Guide to the National Quality Framework lists 'an outbreak of an infectious disease' as an example of such a circumstance.
In Queensland, we follow Queensland Health advice regarding notifiable infectious diseases and only expect services to notify us of an 'outbreak’ if they have a requirement to notify their Public Health Unit (PHU).
For example, in relation to gastrointestinal illness, Queensland Health requires approved providers to notify their PHU if there are 2 or more cases in a service and the regulatory authority should therefore also be notified of this circumstance under regulation 175(2)(c).
In relation to COVID-19, as with influenza, there is no requirement to notify your PHU of positive cases, but the PHU is there to provide advice and support if you are concerned about cases or potential transmission in your service.
You are therefore not required to notify positive cases of COVID-19 to the regulatory authority in Queensland under regulation 175(2)(c).
Childcare services are considered essential services and are encouraged to continue to operate wherever possible. Read more in the Australian Health Protection Principal Committee (AHPPC) statements of
6 April 2020 and
15 November 2021.
Any decision to close early childhood services should be based on advice from Queensland Health, including assessing any risks to the health and welfare of staff, students and children.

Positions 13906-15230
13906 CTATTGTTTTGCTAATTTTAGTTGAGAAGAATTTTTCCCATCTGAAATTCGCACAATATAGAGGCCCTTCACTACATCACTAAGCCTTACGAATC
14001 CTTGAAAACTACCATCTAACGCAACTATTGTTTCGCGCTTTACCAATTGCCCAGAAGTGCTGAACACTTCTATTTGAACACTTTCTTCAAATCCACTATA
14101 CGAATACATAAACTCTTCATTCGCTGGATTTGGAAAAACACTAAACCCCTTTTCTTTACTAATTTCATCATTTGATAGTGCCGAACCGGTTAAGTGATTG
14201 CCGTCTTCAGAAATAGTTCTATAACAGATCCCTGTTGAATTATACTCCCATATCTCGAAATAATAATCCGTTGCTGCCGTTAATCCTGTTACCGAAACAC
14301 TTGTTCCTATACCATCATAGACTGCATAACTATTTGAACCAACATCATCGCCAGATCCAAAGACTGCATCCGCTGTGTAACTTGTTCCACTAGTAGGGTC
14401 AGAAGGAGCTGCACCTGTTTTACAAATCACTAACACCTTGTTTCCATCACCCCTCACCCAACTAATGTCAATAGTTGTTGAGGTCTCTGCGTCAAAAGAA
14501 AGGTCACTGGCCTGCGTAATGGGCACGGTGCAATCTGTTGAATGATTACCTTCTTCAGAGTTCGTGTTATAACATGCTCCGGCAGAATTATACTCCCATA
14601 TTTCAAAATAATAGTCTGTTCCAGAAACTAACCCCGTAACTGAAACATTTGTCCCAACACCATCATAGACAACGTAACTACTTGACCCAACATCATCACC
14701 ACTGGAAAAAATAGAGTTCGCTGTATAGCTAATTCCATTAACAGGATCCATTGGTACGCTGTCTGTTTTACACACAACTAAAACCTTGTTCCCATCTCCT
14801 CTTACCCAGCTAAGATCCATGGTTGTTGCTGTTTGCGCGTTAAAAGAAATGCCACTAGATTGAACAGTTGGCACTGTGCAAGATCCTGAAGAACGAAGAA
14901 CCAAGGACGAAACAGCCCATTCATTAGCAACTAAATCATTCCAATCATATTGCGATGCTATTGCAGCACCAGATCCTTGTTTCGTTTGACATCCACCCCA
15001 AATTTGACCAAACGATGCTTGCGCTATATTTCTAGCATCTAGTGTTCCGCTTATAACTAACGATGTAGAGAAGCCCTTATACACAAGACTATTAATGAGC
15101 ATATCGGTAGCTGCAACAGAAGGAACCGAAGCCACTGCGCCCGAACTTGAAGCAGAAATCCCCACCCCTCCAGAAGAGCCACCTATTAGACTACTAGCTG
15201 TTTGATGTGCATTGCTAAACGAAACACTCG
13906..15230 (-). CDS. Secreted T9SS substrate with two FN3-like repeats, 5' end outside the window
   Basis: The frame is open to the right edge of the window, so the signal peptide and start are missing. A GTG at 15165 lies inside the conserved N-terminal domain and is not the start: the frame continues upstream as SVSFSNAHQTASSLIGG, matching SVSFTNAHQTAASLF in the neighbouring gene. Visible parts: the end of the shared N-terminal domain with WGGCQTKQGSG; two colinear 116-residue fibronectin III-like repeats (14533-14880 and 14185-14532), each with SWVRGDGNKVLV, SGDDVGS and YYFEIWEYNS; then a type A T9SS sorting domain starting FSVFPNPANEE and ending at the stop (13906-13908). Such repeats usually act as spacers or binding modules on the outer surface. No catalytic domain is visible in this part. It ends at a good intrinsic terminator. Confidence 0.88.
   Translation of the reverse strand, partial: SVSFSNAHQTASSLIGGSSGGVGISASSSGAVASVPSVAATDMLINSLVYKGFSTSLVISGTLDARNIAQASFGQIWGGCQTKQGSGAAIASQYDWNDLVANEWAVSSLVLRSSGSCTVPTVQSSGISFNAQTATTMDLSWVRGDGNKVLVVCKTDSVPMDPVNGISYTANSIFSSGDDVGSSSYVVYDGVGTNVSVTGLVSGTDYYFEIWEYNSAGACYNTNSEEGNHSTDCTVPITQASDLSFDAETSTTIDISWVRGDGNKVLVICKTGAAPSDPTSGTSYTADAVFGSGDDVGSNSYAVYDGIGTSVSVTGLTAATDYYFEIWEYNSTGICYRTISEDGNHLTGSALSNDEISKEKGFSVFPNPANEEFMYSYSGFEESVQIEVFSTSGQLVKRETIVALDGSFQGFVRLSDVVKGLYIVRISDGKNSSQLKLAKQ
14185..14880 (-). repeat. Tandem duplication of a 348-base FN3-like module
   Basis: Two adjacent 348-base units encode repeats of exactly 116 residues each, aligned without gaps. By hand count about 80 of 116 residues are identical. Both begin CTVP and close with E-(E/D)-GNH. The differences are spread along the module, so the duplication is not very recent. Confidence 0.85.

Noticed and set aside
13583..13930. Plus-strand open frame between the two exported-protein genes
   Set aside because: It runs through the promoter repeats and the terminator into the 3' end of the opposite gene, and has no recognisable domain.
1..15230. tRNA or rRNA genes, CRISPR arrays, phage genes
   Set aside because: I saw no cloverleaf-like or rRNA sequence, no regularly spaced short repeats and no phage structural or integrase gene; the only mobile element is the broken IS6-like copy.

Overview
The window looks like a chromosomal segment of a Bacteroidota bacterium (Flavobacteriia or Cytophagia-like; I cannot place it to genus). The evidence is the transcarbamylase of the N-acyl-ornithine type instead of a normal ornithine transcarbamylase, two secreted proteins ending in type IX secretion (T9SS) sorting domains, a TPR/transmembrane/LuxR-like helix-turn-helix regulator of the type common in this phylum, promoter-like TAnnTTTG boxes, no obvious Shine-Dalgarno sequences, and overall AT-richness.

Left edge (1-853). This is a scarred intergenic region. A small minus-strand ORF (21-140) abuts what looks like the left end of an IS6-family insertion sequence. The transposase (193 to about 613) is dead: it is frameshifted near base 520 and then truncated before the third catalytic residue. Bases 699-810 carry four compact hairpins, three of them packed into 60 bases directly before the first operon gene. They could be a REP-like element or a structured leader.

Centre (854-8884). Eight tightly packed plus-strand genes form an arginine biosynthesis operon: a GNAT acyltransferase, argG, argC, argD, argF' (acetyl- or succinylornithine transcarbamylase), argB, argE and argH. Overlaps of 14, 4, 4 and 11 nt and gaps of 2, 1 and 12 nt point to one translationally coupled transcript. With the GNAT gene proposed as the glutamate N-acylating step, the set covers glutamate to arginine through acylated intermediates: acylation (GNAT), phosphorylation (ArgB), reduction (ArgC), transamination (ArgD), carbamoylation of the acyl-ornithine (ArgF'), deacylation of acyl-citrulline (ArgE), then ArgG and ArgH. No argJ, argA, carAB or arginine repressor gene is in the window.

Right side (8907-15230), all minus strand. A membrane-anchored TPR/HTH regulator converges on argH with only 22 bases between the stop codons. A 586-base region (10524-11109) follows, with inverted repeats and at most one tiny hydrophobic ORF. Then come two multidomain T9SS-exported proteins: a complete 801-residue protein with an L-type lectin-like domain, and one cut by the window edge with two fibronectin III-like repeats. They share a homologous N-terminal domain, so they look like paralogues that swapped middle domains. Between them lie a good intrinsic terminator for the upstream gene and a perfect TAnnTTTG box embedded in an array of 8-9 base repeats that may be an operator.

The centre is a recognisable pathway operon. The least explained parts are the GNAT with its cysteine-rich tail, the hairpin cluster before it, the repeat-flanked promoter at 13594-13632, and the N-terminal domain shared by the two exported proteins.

Where management of COVID-19 cases is impacting on service operations—for example, causing approved providers to temporarily close, change operating hours or reduce numbers—notification requirements under regulations 175(2)(a) and (b) apply as normal.
Temporary closures and reduced numbers of children
Approved providers must
notify the department if a service is affected by COVID-19 and is required to temporarily close or reduce the number of children attending; see regulation 175(2)(b).
Services regulated under the National Law should submit a notification of incident via the
National Quality Agenda IT System (NQA ITS). Please choose the 'Health emergency' and 'COVID-19' options from the drop-down lists so the closure is reported as COVID-related.
It is important to inform the Regulatory Authority via the NQA ITS when the service re-opens or the reduction in capacity no longer applies.
For step-by-step guidance on how to lodge a notification about a closure due to COVID-19 via the NQA ITS, read the
NQA ITS Quick Reference Guide (PDF, 1.4MB).
Outside school hours care services